Like the Lifeboat Foundation, The Bulletin of Atomic Scientists is an organization formed to address catastrophic technological risks. In catastrophic risk management, vision and foresight are essential. You take at technological, social, and political trends which are happening today — for example, steps towards mechanical chemistry, increasing transparency, or civil atomic programs — and brainstorm with as many experts as possible about what these trends indicate about what is coming 5, 10, or 20 years down the road. Because catastrophic risk management is a long-term enterprise, one where countermeasures are ideally deployed before a threat has even materialized, the further and more clearly you try to see into the future, the better.
Traditionally, The Bulletin has focused on the risk from nuclear warfare. Lately, they have expanded their attention to all large-scale technological risks, including global warming and future risks from emerging technologies. However, the language and claims used on their website show that the organization’s members are only just beginning to get informed about the emerging technologies, and the core of their awareness still lies with the nuclear issue.
From The Bulletin’s statement regarding their decision to move the clock 5 minutes to midnight, from the “emerging technologies” section specifically:
The emergence of nanotechnology — manufacturing at the molecular or atomic level — presents similar concerns, especially if coupled with chemical and biological weapons, explosives, or missiles. Such combinations could result in highly destructive missiles the size of an insect and microscopic delivery systems for dangerous pathogens.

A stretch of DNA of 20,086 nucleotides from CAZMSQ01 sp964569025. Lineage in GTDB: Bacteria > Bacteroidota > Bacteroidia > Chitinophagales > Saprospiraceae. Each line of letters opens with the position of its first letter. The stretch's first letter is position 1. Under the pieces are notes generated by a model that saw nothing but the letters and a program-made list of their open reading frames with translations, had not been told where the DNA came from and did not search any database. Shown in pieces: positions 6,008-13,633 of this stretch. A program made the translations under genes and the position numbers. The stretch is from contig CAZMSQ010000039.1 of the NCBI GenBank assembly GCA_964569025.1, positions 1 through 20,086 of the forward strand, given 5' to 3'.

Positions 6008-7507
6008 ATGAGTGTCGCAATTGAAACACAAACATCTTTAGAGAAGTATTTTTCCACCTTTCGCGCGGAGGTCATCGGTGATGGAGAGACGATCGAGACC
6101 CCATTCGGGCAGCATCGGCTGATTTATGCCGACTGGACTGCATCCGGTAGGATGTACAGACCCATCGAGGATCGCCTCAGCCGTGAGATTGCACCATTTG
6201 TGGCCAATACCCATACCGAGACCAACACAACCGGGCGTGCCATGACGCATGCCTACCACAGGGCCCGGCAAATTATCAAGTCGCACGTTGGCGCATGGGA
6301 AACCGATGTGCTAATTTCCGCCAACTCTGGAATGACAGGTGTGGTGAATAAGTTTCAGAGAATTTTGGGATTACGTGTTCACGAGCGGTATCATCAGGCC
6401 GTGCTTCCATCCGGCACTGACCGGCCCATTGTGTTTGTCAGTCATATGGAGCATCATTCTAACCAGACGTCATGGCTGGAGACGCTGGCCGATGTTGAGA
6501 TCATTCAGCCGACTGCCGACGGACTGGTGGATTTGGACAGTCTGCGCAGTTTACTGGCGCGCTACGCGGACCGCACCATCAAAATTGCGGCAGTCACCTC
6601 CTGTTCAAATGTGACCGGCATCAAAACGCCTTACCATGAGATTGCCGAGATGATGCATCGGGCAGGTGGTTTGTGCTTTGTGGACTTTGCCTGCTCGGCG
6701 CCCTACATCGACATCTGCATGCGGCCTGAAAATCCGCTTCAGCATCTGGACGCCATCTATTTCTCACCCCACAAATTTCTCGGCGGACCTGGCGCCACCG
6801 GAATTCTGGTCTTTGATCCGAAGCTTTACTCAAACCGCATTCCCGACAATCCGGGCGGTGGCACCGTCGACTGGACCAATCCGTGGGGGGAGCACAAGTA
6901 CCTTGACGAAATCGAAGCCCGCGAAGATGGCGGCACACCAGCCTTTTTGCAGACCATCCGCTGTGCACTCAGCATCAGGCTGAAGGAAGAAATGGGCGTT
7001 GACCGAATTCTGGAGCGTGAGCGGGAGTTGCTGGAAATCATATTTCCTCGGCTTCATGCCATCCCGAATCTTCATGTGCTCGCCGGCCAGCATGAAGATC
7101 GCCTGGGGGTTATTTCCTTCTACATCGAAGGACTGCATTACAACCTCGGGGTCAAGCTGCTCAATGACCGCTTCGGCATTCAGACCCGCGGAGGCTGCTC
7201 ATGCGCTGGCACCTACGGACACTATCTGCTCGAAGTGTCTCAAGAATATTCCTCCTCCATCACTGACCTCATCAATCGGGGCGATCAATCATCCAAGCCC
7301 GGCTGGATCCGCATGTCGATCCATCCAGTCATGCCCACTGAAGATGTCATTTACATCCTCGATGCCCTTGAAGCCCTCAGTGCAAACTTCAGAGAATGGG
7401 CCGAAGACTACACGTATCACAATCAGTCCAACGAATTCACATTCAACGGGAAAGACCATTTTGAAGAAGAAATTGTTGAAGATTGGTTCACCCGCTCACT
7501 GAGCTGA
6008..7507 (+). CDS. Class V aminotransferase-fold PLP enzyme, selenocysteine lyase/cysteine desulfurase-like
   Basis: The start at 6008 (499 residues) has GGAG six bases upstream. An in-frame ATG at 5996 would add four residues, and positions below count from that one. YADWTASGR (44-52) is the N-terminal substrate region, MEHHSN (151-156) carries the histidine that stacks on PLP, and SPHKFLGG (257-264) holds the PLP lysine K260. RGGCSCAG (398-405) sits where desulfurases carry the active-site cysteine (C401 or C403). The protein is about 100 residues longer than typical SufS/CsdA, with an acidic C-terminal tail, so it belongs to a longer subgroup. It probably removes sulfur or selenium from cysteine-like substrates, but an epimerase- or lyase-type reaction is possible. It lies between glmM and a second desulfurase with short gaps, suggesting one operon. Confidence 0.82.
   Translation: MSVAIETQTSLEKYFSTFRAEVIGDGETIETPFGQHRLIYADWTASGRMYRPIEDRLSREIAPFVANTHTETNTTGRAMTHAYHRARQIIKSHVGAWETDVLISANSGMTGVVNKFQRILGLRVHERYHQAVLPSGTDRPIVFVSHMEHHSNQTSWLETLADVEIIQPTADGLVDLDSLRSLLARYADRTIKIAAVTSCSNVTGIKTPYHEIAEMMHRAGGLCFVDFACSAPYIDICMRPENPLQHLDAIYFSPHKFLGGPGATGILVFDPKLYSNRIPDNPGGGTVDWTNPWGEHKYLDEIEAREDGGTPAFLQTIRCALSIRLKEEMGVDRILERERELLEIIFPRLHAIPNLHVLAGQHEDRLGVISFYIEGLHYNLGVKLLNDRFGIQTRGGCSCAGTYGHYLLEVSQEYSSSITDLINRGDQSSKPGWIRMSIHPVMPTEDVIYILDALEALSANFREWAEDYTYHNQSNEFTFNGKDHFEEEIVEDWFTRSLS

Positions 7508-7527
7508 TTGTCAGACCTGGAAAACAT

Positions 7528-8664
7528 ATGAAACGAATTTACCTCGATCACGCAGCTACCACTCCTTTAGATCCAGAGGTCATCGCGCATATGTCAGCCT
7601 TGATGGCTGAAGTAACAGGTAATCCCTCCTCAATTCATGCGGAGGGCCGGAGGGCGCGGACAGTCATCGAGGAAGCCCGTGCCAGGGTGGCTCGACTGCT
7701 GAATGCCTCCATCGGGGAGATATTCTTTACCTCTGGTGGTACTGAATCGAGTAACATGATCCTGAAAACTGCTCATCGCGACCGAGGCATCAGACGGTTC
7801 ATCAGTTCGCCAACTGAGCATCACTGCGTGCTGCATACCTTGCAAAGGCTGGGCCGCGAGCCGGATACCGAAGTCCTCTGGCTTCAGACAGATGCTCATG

“Highly destructive missiles the size of an insect”? Depressingly, statements like this are a red flag that the authors and fact-checkers at The Bulletin are poorly informed about nanotechnology and molecular manufacturing. To my knowledge, no one in the entire defense research industry has ever proposed creating highly destructive missiles the size of an insect. Highly destructive missiles the size of an insect are impossible for the same reason that meals in a pill are impossible — chemical bonds only let you pack so much energy into a given space. We cannot improve the energy density of explosives like we can improve the speed of computers or the resolution of satellite imagery. There can be incremental improvements, yes, but suggesting that nanotechnology has something to do with highly destructive missiles the size of insects is not just dubious from the point of view of physics, but particularly embarassing because it seems to have been made up from scratch, and was missed by everyone in the organization that reviewed the statement.